MONTICELLO — The San Juan County Sheriff's Office has launched a criminal investigation into whether the Bureau of Land Management illegally closed a county dirt road, the latest dust-up in a long-standing battle over federal-state jurisdiction involving rural Utah roadways.
Sheriff Rick Eldredge claims heavy equipment was used sometime last fall to make an earthen berm blocking access to the road on BLM property in the Creek Pasture area east of Canyonlands National Park. Two BLM signs that said 'road closed' were also installed on the road, which provides access to a camping area, Eldredge said.
"Some citizens in San Juan County noticed the road had been closed off and went to the local BLM offices," he said. "They were told by the BLM that the road was not closed. Then they showed them the pictures."
He said the federal agency immediately sent employees to remove much of the berm with shovels and take down the signs, but local residents and authorities remain angry and believe at the very least the agency violated its own policies.
"We do not want to be tread on by the federal government," Eldredge said. 'We want them to go through proper channels in coordinating and cooperating with San Juan County."
Eldredge says he has been trying to determine if any state statute may have been violated with the blocked access to the road and if the BLM skirted public notice requirements under federal statutes. He said the closure is especially ironic given that the agency had been working with local residents on a management plan for a potential ATV trail in the area.
County Commission Chair Bruce Adams said it is important that the BLM follow its own rules, especially given its pursuit of criminal investigations of local residents.
"The county commission has had a pretty good working relationship with the BLM, but we are acting on behalf of our citizens," Adams said. "We just think the law applies to everyone equally."
Adams and Eldredge said area residents remain outraged over what he says were exorbitant fines levied against a pair of Blanding residents in January of 2011. In a BLM case prosecuted in federal court, a judge fined two men a total of $35,000 over damage to an archaeological area in Recapture Canyon.
"If citizens are going to be held accountable for disturbing some ground, cutting down some poles … if they are going to be held accountable for these type of things, then everybody needs to be held accountable," Eldredge said.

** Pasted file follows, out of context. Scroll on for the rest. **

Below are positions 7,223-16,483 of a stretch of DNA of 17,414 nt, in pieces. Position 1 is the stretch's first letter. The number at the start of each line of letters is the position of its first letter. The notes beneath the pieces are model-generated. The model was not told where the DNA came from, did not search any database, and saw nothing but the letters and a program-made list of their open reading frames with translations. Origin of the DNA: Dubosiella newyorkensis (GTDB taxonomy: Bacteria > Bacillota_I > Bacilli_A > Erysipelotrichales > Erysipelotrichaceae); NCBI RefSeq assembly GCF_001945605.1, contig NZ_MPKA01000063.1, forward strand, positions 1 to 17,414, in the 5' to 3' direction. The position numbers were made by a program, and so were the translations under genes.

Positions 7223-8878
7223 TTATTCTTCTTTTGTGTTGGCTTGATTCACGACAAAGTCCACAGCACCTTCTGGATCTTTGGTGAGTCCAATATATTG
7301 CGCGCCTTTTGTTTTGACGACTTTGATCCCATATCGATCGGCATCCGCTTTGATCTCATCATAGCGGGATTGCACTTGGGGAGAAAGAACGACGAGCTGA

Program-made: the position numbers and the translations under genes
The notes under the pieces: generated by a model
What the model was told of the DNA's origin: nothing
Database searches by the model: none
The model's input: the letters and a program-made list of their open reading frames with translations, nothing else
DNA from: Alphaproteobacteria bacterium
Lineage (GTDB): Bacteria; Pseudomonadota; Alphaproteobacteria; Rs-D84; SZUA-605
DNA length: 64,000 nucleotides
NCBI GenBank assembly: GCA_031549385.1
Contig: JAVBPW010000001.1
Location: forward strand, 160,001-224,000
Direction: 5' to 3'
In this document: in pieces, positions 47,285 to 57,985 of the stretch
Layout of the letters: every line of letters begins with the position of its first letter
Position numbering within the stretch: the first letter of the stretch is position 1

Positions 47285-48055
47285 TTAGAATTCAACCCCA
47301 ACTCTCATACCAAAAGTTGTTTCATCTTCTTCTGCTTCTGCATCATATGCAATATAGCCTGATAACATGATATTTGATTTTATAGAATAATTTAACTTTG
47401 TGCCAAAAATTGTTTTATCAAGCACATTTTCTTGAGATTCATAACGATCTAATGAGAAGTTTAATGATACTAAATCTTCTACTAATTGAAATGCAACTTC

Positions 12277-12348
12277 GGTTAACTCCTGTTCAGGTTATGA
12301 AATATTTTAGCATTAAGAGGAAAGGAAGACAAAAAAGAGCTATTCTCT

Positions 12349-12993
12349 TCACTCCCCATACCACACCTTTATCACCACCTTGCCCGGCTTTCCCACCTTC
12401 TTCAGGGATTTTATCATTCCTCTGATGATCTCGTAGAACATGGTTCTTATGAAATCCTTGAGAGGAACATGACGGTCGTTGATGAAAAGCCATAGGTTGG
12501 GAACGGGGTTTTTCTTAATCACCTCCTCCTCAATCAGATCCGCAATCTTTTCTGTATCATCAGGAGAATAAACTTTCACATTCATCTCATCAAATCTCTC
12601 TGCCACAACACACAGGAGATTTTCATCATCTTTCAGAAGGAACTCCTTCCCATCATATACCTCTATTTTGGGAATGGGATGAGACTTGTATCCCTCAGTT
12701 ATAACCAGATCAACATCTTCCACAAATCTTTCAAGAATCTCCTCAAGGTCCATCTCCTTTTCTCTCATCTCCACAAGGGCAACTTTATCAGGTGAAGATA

Eldredge added the BLM's law enforcement division has been notified and agents are conducting a parallel investigation.
"Our law enforcement will be reviewing the information the San Juan County's Office shares with us and we will then determine the appropriate action to take at that time," said Beverly Gorny, Utah BLM spokeswoman.
The road alleged to have been improperly closed for as long as three months is a road San Juan County has asserted claims to under RS2477. RS2477 is a federal Civil War era law that granted rights-of-way to counties and states to foster transportation in the rural western United States. It was later repealed with the condition "valid" existing rights would be recognized.
Claims to those disputed RS2477 roads have pitted the federal government against Utah and numerous counties, giving rise to contentious, protracted litigation and the creation of a pilot program by Interior Secretary Ken Salazar to help resolve the disagreements.
Rep. Mike Noel, R-Kanab, a key political champion of local rights to RS2477 and an ardent critic of the federal government, said if the allegations bear out over the San Juan County road closure, the BLM employees responsible should be held to the strictest scrutiny and accountability.
"I am so glad the county is pushing this and so happy the sheriff did this," he said. "It just shows the gall of the federal government at this time, in this administration, and the attitude toward the rights of the citizens of the state of Utah."